April 4, 2010

Secret Sunshine: Give Me That Old Time Religion

Talk about a beautiful downer. This movie from writer-director Lee Chang-dong (Oasis) charts the precipitous descent from melancholia to grief in one unfortunate's lonely life. The subject is Shin-ae (the captivating Jeon Do-yeon), a mourning widow who has transplanted her piano teaching business and her not-quite-normal son (Seon Jung-yeop) from Seoul to Milyang in an effort to regain autonomy and to forge a new identity. There, instead of finding comfort or stability, she loses her savings, her son, and her sanity in short order. The respite of an evangelical Christian church seems to reground her temporarily then sends her into an even more dangerous freefall. Throughout the emotional upheaval, one person stays -- sometimes annoyingly -- near. He's the local mechanic (Song Kang-ho), a momma's boy who at 39 still hasn't found a wife and sees in Shin-ae something worthy of pulling out all the stops. Theirs is a troubled romance. He's not her type; she's not all there. But just as Secret Sunshine is an X-ray of sorrow, it's also a study of the curative powers of devotion, on what it means to love, be loved, and accept love both in times of need and from places we'd normally prefer to disregard.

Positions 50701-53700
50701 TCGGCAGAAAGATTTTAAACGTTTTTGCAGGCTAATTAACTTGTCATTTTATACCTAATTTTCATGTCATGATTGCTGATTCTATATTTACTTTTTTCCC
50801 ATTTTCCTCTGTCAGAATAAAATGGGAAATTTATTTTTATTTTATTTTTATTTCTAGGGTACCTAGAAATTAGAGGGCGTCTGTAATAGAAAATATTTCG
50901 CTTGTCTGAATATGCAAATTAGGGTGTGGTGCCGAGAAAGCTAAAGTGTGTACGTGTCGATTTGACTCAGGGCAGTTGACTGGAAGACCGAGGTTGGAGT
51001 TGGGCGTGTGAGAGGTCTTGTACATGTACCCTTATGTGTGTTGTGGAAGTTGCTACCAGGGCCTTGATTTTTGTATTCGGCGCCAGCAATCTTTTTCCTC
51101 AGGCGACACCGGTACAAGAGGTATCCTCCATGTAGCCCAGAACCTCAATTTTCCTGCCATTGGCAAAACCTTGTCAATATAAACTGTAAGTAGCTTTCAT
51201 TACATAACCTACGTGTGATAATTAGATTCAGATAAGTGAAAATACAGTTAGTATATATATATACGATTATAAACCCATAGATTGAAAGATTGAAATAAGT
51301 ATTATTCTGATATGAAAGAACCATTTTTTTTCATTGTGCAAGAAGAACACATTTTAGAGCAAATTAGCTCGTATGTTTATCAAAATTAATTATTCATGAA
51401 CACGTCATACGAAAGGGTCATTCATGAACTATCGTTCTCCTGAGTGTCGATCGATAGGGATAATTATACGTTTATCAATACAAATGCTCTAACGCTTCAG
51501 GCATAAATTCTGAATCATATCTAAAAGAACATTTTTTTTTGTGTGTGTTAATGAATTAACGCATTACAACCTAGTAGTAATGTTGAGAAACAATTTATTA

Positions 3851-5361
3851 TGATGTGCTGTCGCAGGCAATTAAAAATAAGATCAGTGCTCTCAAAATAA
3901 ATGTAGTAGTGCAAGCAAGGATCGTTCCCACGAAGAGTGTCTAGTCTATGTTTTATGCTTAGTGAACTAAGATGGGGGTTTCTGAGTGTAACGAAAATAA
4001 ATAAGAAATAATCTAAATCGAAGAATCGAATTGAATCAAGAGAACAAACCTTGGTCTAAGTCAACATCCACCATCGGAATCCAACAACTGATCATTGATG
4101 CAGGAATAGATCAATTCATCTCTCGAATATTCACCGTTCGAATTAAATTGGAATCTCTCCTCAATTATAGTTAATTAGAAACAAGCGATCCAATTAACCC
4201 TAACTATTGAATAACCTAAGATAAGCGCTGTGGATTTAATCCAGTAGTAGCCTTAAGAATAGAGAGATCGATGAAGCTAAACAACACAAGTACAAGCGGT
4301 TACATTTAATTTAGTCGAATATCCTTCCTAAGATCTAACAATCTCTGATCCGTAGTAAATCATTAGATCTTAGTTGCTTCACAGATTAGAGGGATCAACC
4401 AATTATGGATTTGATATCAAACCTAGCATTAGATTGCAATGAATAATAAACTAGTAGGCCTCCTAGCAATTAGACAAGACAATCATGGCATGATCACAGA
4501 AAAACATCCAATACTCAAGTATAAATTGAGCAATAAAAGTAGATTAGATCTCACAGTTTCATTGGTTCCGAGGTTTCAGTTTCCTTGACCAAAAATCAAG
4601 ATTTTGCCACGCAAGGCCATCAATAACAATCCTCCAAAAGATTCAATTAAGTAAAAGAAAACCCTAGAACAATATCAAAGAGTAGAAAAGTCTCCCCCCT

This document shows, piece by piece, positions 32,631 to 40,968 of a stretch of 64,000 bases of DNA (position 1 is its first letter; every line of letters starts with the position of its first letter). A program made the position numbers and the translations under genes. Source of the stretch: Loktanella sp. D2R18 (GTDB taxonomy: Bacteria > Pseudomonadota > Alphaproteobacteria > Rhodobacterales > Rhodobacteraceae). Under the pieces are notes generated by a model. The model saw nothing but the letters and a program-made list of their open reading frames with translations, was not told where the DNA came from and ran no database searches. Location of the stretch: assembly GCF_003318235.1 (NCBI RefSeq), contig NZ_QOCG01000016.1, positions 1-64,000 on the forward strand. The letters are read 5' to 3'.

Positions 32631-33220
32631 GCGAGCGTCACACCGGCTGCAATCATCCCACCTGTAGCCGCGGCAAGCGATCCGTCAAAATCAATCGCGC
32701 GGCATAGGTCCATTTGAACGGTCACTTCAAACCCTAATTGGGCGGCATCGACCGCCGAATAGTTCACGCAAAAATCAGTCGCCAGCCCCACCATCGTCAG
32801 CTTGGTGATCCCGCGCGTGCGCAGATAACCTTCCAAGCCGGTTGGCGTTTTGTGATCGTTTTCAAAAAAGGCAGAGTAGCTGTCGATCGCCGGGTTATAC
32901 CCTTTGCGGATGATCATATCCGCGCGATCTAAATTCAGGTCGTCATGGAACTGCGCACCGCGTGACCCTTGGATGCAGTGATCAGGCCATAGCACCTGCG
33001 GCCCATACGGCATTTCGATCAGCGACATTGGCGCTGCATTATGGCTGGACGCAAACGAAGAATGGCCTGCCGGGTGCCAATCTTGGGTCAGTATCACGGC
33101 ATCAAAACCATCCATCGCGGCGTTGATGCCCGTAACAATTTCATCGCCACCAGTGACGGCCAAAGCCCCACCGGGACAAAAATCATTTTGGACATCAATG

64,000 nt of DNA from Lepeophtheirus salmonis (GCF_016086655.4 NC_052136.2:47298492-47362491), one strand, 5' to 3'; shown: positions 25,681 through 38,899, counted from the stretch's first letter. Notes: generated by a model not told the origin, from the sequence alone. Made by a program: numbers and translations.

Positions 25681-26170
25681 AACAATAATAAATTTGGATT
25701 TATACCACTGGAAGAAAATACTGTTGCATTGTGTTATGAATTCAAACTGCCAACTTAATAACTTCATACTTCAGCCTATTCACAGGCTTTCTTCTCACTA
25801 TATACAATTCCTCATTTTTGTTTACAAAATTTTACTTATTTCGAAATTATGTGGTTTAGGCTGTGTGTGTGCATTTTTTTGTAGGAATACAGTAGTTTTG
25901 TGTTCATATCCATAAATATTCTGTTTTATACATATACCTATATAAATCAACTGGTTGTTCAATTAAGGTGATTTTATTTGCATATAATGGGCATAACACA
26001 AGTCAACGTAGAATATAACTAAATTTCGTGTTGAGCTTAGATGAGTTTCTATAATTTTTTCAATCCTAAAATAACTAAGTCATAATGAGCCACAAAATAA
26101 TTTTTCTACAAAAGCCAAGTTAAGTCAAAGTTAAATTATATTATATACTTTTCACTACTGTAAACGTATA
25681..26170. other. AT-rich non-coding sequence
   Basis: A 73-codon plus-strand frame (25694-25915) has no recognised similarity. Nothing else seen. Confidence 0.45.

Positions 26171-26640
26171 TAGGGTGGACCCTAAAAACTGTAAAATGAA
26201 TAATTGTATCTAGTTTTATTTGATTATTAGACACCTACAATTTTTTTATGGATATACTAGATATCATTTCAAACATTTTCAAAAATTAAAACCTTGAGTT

1. This is one of the most powerful, intelligent films I've ever seen. Jeon Do-yeon's acting was superb.

  2. To be honest, after being spoilt by the incredible experience of Oasis, I didn't feel the "romance" here came off at all, even as crossed signals or mismatched odd couple. Song's presence is more a breather, a relieving goodwill (of his familiar persona) to contrast the interminable suffering of Jeon. It works to give variety to the mood and tonal shifts, but ultimately feels like one of those "never the twain shall meet" type of eternal chasm when people criticize orientalist fantasies in movies where very different people never really "see" those in front of them from far away places.